Fifteen months after Google Wave was announced and the ensuing Wave mania, Google has pulled the plug on this once promising app.
After a lot of hoopla, Google has pulled the plug on Wave, its much ballyhooed content sharing platform. While the news might have come as a shock to many of us (especially those of us, ahem, who have been working on Wave books) it's really not hard to see why it bit the dust.
At its heart, Wave was an online app that was intended to merge email, instant messaging and social networking into a one-stop program. Problem was - at least one big problem that I saw - it was darn near impossible to explain why the world needed Wave (or a book about Wave, for that matter). Trust me, I had that conversation when I initially pitched our first book on the now defunct software. It wasn't easy defining what Wave did, much less quantifying what a book about Wave would cover.
Wave was announced at a Google conference in May 2009 amid a lot of fanfare (frenzy is more like it). In fact, when Wave was being beta tested, it was a closed, invitation-only affair. People were clamoring to get a peek at this newest software and unbelievably, were auctioning invitations to join other users' networks on eBay. For a time, it seemed that Wave might be next big thing. We publishing folks like "the next big thing," so we hopped on board, even if we weren't entirely sure just what in the heck it did.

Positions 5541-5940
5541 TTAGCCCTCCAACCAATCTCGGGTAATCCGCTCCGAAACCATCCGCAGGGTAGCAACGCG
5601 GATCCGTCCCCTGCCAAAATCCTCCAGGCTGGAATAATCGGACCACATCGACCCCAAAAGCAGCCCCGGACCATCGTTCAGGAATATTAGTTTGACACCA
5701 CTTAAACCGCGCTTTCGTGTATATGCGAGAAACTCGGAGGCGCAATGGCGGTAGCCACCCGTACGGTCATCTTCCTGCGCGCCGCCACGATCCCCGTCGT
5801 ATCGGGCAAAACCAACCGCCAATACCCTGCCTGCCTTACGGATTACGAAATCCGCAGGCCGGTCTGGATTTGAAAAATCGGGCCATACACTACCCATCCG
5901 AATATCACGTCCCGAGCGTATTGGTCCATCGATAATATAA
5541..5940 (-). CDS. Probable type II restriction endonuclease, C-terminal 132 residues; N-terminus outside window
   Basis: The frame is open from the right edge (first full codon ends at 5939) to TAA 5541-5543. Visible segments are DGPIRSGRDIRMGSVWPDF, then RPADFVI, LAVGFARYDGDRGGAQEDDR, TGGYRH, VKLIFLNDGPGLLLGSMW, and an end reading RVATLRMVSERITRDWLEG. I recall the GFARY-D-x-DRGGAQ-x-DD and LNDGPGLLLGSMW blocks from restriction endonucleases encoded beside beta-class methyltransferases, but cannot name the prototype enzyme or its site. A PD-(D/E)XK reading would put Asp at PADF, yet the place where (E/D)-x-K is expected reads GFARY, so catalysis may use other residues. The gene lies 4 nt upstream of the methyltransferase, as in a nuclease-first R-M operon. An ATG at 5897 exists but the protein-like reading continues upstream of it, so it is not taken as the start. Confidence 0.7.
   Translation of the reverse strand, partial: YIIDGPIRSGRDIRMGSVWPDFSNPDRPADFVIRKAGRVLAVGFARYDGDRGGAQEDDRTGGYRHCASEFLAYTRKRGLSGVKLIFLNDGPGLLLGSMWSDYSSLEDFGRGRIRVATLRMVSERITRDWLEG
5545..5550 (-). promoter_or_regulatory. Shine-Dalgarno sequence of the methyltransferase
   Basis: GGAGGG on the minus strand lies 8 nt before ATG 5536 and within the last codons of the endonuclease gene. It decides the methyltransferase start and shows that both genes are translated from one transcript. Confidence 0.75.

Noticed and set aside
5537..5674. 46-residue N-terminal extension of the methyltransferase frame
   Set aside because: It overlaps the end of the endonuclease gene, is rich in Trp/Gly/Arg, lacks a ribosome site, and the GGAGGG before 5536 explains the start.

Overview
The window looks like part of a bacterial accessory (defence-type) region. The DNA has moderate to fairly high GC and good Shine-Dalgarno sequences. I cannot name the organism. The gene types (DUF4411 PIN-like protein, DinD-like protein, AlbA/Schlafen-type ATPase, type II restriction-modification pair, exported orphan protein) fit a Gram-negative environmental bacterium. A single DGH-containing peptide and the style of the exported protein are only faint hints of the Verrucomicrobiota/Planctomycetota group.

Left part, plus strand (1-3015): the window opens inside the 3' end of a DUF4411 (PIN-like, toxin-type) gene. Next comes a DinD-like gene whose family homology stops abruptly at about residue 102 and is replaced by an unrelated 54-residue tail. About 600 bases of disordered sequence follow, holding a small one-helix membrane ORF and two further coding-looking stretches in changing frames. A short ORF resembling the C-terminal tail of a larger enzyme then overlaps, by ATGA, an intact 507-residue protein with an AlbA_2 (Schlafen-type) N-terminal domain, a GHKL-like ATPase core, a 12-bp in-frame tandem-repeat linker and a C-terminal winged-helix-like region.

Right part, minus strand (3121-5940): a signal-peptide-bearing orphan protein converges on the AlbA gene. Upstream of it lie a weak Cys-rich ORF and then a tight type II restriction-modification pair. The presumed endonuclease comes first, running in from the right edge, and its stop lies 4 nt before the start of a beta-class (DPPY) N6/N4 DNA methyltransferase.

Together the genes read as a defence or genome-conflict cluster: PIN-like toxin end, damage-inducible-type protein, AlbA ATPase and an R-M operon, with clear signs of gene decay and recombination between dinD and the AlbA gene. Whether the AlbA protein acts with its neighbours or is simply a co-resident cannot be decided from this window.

And we learned that Wave really did have some cool features. Described by Google as being "equal parts conversation and document," Wave allowed users to collaborate on documents, add comments, invite new participants, and edit documents in a group environment. Each of these conversations/collaborations
were known as "waves."
Sound familiar? Sound a bit too much like what Google already has with its Gmail and Google Docs apps? It did to us, too. Of course, Wave was far more than a rehash of Gmail and Docs, but I think Google never did find a way to explain to the world what made it different. After the Wave mania fizzled a bit and people got down to brass tacks with it, I think it became evident that what Wave offered just wasn't mission critical.
People use Twitter, instant messaging, Facebook, Google Docs and good old fashioned email to achieve nearly the same thing. Because people use different programs for each of those activities, many people simply didn't use Wave. If you couldn't find other people to join your wave, you were sitting there, collaborating with yourself. In the end, it appears that even though there are many examples of groups using Wave to achieve some pretty cool things, there just wasn't enough interest to justify the continued cost of developing the software, and it was time for Google to kiss it goodbye.
According to Google's August 4 announcement that it was putting Wave out to pasture, the service will remain available, likely through the end of 2010. There will be no new development, however, and it's likely to slip away entirely by early 2011.
The good news, however, is that the brainy folks at Google do see enough value in various pieces parts of Wave that we might see parts of it reappear in other Google apps. So while Wave appears to be a goner, it might end up being an organ donor for other Google programs. Watch for Wave to reappear in some new incarnation in the not-too-distant future.
For now, I'll just pack up my nearly finished Google Wave manuscript and go home.